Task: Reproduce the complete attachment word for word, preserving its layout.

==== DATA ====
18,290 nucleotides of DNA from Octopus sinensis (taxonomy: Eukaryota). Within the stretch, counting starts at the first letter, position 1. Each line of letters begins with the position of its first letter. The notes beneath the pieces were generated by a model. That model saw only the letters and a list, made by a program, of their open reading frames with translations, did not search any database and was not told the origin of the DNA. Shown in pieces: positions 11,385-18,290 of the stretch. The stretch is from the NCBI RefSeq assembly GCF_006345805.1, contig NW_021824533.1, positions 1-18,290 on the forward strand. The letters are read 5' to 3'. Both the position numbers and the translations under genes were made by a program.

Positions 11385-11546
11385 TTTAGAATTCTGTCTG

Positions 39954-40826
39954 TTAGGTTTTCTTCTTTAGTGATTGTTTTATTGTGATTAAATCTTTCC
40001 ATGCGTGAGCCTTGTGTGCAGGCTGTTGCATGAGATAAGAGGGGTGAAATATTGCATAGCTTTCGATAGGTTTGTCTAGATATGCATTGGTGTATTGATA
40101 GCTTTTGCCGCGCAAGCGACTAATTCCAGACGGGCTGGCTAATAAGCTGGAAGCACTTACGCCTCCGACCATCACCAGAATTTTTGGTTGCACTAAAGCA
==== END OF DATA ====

18,290 nucleotides of DNA from Octopus sinensis (taxonomy: Eukaryota). Within the stretch, counting starts at the first letter, position 1. Each line of letters begins with the position of its first letter. The notes beneath the pieces were generated by a model. That model saw only the letters and a list, made by a program, of their open reading frames with translations, did not search any database and was not told the origin of the DNA. Shown in pieces: positions 11,385-18,290 of the stretch. The stretch is from the NCBI RefSeq assembly GCF_006345805.1, contig NW_021824533.1, positions 1-18,290 on the forward strand. The letters are read 5' to 3'. Both the position numbers and the translations under genes were made by a program.

Positions 11385-11546
11385 TTTAGAATTCTGTCTG

Positions 39954-40826
39954 TTAGGTTTTCTTCTTTAGTGATTGTTTTATTGTGATTAAATCTTTCC
40001 ATGCGTGAGCCTTGTGTGCAGGCTGTTGCATGAGATAAGAGGGGTGAAATATTGCATAGCTTTCGATAGGTTTGTCTAGATATGCATTGGTGTATTGATA
40101 GCTTTTGCCGCGCAAGCGACTAATTCCAGACGGGCTGGCTAATAAGCTGGAAGCACTTACGCCTCCGACCATCACCAGAATTTTTGGTTGCACTAAAGCA